After reading and hearing scores of Christian apologists for the military over the past ten years defend the role of Christians in the military who fought in Iraq and Afghanistan, I have come to the conclusion that they have all drunk from the same corrupt spring. And one of their favorite drinks is the insidious cocktail of “soldiers aren’t condemned in the New Testament.”
Their flawed, illogical reasoning is as follows:
Cornelius the centurion was a just man that feared God—so it is okay for a Christian to join the U.S. military and bomb, maim, kill, and destroy for the U.S. government in Iraq and Afghanistan.
A soldier of Cornelius is said to be devout—so it is okay for a Christian to join the U.S. military and bomb, maim, kill, and destroy for the U.S. government in Iraq and Afghanistan.
The Apostle Paul never instructed Christians to not join the military—so it is okay for a Christian to join the U.S. military and bomb, maim, kill, and destroy for the U.S. government in Iraq and Afghanistan.
John the Baptist didn’t tell the soldiers that came to him to leave the military—so it is okay for a Christian to join the U.S. military and bomb, maim, kill, and destroy for the U.S. government in Iraq and Afghanistan.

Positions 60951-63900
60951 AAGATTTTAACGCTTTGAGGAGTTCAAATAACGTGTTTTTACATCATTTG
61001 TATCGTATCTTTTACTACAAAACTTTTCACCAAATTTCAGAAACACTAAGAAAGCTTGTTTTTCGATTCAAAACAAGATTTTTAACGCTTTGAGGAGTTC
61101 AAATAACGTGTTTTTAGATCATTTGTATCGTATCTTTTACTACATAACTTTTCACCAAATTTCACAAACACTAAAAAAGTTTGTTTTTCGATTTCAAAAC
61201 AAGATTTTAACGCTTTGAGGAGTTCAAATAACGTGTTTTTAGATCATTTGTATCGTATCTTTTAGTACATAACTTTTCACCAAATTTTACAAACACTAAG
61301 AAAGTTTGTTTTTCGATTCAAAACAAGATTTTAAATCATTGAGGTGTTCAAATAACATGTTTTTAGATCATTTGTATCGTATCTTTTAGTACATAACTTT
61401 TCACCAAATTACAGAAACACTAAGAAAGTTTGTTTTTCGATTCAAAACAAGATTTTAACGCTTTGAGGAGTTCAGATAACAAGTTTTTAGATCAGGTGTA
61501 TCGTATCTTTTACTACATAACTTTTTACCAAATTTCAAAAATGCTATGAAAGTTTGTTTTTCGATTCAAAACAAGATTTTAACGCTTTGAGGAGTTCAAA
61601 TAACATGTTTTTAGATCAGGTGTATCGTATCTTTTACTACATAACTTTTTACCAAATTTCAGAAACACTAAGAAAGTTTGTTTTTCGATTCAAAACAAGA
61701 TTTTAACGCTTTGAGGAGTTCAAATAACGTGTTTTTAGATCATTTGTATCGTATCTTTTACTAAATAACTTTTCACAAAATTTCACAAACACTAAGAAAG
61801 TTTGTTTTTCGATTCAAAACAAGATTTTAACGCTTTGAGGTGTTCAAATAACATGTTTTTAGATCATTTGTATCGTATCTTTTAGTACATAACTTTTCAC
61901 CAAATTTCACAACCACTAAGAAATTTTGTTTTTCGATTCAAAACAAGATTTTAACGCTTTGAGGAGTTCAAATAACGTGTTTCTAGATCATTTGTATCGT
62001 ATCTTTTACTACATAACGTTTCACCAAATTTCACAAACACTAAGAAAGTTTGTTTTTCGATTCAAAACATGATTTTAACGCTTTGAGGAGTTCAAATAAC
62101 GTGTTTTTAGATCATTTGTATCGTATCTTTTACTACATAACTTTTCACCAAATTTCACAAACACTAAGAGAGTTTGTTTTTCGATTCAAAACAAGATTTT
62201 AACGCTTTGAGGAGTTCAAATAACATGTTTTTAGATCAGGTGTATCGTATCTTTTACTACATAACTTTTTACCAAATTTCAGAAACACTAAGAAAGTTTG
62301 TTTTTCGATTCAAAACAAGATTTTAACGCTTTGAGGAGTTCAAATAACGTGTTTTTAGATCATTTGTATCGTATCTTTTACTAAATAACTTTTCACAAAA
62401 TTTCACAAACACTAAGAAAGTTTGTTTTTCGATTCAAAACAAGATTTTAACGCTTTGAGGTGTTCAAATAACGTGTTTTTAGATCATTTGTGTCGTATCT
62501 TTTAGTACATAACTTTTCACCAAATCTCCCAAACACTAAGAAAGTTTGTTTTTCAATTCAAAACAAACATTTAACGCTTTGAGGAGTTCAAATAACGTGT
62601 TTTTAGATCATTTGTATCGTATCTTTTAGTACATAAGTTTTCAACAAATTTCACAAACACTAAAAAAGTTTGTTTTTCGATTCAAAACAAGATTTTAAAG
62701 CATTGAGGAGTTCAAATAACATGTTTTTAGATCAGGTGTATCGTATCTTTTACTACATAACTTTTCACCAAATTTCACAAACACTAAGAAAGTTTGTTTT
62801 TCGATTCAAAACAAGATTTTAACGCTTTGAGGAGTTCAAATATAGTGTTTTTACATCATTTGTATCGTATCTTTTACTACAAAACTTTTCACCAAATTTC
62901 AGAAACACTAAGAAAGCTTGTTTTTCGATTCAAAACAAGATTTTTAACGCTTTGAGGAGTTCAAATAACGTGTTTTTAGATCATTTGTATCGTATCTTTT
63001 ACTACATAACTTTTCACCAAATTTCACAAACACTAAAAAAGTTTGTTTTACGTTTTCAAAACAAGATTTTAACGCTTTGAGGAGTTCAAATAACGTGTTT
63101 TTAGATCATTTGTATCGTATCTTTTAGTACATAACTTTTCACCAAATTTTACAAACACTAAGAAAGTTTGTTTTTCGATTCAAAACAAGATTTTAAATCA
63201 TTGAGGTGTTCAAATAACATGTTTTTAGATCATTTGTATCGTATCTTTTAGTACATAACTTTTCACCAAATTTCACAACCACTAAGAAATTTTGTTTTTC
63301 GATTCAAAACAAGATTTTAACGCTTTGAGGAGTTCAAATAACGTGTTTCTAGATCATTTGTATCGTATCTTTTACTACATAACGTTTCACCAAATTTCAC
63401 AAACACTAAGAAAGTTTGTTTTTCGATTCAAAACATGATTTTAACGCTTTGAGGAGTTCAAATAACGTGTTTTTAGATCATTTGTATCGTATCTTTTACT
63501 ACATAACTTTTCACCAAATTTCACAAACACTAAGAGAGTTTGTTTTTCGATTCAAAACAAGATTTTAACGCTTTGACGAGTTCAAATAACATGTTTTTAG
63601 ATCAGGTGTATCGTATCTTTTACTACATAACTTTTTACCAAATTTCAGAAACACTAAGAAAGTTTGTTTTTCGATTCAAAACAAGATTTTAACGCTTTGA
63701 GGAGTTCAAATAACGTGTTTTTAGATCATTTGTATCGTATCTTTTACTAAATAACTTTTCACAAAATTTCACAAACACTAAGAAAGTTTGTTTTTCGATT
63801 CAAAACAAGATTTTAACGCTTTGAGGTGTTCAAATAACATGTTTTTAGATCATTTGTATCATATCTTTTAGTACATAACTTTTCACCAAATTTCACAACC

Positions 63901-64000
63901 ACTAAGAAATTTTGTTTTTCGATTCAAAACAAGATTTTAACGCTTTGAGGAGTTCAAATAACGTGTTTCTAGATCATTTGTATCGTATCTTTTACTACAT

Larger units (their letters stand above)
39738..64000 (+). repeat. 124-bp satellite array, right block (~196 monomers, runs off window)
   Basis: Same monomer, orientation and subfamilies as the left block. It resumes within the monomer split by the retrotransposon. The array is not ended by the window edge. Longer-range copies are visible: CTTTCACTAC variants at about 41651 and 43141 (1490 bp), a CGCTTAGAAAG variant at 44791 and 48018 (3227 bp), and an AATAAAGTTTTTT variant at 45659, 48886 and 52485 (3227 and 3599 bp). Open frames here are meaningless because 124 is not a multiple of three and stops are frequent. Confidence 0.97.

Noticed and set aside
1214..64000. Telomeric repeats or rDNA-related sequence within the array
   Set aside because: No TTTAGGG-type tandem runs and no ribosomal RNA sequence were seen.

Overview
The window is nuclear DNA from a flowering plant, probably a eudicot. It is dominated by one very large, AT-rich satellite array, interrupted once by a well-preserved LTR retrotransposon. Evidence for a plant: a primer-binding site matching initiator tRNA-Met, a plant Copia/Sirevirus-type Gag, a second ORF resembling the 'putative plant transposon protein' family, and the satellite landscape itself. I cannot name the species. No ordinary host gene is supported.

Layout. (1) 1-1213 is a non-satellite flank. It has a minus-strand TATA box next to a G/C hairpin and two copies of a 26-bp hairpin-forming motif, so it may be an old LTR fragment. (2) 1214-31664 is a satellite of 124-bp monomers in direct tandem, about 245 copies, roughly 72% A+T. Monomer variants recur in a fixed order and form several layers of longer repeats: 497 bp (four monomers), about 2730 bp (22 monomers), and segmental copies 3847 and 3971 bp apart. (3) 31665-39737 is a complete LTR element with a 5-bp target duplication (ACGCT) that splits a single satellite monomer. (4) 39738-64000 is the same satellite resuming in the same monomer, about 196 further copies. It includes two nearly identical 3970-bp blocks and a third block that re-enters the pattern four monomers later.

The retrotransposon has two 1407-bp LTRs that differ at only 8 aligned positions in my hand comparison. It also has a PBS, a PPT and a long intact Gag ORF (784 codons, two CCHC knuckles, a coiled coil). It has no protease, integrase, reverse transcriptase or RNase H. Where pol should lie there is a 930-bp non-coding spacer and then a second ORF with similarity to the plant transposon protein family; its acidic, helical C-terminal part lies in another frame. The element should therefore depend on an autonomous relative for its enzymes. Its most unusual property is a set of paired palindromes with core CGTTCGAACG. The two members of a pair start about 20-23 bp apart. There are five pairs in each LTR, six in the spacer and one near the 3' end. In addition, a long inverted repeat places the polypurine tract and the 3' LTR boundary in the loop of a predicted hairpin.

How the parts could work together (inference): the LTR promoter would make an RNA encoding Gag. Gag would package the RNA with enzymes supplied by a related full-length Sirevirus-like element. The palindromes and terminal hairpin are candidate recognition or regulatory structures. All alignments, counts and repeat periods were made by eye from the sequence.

Jesus Christ marveled at the faith of a centurion—so it is okay for a Christian to join the U.S. military and bomb, maim, kill, and destroy for the U.S. government in Iraq and Afghanistan.
Why would any Christian, unless he had some agenda, unless he subscribed to military exceptionalism, unless he was an apologist for the military, use the fact that soldiers aren’t condemned in the New Testament to justify the actions of Christians in today’s U.S. military?
There are some other soldiers in the New Testament that aren’t condemned either. Yet, no Christian ever appeals to them to justify anything. These soldiers are strippers, smiters, mockers, spitters, gamblers, thieves, liars, scourgers, bribe takers, assaulters, mutilators, and crucifiers.
Then released he Barabbas unto them: and when he had scourged Jesus, he delivered him to be crucified.
Then the soldiers of the governor took Jesus into the common hall, and gathered unto him the whole band of soldiers.
And they stripped him, and put on him a scarlet robe.
And when they had platted a crown of thorns, they put it upon his head, and a reed in his right hand: and they bowed the knee before him, and mocked him, saying, Hail, King of the Jews!
And they spit upon him, and took the reed, and smote him on the head.
And after that they had mocked him, they took the robe off from him, and put his own raiment on him, and led him away to crucify him.